“Plaintiff’s initiation of the present action along with her filings, all without an attorney, have demonstrated her ability to proceed adequately on her own behalf and to articulate the facts of the case. Plaintiff’s post-graduate education further indicates that she may be better equipped to represent herself that many pro se litigants in this or any other field.”
The Honorable Judge Russell Vineyard, Aug. 20, 2013
“No attorney at law could have done a better job arguing the errors and issues that were made in the lower court than she did representing her daughter’s in the matter before the court.”
Patricia Coard-Seabrooks, 2016
“Angela took on a battle that many seasoned attorneys refuse to tackle because of the high probability of lack of success in discrimination cases in today’s climate.”
Dr. Joyce Hall
To effectively fight injustice on behalf of children.
Who We Are/Our Goal
Change Agents Advocacy Group (CAAG), a social justice advocacy group that seeks to educate and empower people against social injustices. We specialize in advocating for people who need assistance with conflict to resolutions, without the high cost or formal legal fees. Our focus is mitigating the damage caused to school children caught in the school to prison pipeline (STPP).
Our goal is to offer advocacy support to those parents and students who need representation they cannot get from formal legal services. We will stand with you and for you against the established system which seeks to criminalize your student.
Passion for Advocacy
Angela’s passion for advocacy grew out of her own personal experience in advocating for herself. Angela represented herself through four jurisdictions in a civil rights case. It was then she realized how often many people miss the opportunity to get justice from unjust situations. She was motivated to help those very people who will most likely never see justice without the help she can offer.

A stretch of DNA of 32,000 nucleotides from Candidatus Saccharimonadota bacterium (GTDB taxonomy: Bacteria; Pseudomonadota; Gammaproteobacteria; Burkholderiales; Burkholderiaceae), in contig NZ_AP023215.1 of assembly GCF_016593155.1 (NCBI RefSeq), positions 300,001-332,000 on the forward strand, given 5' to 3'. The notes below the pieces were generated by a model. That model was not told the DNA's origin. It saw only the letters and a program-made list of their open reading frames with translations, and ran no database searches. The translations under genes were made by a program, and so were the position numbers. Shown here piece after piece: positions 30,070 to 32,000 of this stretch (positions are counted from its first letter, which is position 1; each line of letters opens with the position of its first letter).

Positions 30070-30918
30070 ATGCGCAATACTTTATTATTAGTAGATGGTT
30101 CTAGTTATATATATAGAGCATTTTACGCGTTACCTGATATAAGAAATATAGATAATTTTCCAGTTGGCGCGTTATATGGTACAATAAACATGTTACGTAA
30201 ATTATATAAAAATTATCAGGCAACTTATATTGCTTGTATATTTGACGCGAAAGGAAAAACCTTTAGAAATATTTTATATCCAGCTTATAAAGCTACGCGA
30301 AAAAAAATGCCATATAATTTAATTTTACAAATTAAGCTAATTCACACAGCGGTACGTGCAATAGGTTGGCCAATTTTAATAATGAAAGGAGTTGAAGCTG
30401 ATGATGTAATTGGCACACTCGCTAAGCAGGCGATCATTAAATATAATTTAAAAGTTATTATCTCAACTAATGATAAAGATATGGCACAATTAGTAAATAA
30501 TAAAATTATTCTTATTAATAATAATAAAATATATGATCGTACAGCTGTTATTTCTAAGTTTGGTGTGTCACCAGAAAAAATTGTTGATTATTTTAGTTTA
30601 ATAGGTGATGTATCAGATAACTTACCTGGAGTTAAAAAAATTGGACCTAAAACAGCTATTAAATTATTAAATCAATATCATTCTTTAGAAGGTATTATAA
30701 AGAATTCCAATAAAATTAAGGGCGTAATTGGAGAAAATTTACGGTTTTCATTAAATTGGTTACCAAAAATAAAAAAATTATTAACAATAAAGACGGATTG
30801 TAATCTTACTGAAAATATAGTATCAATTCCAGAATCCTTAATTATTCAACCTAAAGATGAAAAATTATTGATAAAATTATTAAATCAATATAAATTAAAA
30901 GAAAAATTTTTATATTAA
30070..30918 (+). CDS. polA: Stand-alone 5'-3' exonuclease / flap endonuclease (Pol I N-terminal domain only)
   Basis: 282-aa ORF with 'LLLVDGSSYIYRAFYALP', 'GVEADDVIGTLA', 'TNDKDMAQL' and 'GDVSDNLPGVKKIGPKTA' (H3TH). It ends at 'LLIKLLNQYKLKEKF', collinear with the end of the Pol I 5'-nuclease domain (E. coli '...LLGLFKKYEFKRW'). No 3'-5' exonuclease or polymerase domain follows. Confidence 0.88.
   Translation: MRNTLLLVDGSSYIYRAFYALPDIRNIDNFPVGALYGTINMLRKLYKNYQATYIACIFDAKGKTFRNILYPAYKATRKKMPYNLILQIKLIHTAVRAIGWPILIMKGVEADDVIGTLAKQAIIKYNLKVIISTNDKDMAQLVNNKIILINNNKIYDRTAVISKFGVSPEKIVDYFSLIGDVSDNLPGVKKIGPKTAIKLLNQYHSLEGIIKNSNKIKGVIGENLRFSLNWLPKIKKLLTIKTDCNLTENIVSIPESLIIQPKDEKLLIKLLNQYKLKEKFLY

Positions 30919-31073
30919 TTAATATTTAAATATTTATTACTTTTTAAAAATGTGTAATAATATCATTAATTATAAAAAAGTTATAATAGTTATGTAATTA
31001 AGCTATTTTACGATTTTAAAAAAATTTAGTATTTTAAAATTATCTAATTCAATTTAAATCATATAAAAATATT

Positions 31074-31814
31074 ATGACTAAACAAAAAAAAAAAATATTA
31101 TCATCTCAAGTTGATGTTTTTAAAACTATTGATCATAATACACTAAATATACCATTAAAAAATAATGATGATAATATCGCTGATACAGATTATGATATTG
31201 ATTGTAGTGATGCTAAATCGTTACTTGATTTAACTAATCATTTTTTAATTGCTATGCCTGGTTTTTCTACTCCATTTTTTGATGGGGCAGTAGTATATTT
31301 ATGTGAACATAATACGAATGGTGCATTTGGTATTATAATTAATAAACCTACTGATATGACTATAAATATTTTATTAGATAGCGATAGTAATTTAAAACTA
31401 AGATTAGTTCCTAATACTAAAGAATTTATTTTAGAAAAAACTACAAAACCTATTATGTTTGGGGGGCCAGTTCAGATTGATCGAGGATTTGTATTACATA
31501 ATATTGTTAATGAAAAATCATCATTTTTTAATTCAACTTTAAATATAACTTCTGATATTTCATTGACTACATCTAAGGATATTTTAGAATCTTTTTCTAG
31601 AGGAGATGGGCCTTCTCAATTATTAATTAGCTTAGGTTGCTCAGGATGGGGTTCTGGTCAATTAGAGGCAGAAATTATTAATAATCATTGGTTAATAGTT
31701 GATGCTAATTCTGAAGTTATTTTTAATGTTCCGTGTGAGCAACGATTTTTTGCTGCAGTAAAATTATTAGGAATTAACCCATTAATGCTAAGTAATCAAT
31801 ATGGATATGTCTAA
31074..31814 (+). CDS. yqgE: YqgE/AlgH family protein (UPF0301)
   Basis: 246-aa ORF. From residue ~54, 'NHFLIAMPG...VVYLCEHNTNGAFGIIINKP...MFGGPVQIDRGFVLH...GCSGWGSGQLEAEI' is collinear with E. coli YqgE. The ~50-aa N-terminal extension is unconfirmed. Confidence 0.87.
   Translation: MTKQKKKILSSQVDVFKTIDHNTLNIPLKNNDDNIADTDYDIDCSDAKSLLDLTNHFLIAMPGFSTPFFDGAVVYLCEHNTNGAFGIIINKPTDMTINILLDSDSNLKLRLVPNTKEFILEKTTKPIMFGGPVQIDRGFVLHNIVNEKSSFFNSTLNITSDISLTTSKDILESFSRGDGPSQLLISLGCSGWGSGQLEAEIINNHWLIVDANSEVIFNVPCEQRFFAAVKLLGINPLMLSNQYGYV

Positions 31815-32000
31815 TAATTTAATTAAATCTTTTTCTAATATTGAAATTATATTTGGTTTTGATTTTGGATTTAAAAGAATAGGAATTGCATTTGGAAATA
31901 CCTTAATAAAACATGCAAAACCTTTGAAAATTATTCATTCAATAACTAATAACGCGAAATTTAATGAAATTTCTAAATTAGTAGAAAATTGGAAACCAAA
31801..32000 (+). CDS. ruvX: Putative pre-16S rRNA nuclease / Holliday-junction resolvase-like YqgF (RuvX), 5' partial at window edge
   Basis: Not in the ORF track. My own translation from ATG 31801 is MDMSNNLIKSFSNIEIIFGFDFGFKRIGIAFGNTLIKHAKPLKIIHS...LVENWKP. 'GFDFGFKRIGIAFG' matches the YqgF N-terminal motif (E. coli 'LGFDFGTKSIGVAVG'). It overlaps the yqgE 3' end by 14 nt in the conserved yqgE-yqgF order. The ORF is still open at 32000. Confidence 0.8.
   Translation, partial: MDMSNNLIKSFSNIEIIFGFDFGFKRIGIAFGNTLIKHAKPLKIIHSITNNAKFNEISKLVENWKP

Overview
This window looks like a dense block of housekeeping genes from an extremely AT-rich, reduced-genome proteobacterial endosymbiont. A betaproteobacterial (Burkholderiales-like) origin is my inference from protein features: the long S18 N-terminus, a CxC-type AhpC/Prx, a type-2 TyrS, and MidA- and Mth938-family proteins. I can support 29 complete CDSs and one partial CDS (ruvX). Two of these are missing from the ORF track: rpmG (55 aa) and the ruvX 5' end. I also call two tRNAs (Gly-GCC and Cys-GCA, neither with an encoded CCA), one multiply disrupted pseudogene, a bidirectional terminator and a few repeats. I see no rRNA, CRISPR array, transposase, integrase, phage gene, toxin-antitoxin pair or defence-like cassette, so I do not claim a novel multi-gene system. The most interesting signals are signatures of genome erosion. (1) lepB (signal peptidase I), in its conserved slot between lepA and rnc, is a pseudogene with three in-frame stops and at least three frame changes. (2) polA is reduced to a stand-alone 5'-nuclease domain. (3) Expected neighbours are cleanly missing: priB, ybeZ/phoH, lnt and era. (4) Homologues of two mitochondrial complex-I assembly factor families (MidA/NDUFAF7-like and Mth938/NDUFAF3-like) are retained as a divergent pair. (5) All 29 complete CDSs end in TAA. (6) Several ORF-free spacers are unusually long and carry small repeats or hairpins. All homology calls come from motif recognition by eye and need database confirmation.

School to Prison Pipeline
The American Civil Liberties Union (ACLU) defines the school to prison pipeline as a disturbing national trend wherein children are funneled out of public schools and into juvenile and criminal justice systems. CAAG agrees that the STPP is an alarming criminal justice emergency because it disproportionately affects and primarily targets students of color. These students usually have learning disabilities and are from low-income families with no or limited access to resources.
Why This Is Important
CAAG believes advocating for parents whose students have been thrust into the school to prison pipeline largely due to implicit bias is an important first step in addressing this problem.
The American Bar Association (ABA) reported in August 2016 that even judges are challenged with implicit bias in the courtroom. Hence, if those who govern are legal system, confess to punishing people of color more harshly, how can we expect our schools to view our children through a lens of fairness and equity? We can’t and they don’t.
We believe there are at least two remedies schools systems can begin to take to help mitigate this problem (1) cultural and diversity training for teachers (2) exercising discretion.
Policing in the Black Community
In 2015 CAAG partnered with the U.S. Department of Justice and others to hold a town hall meeting to address the relationship between law enforcement and the Black male, a primary target of over-policing by law enforcement. CAAG believes some of the same strategies that can be used in positively policing the community can be implemented in unplugging the STPP.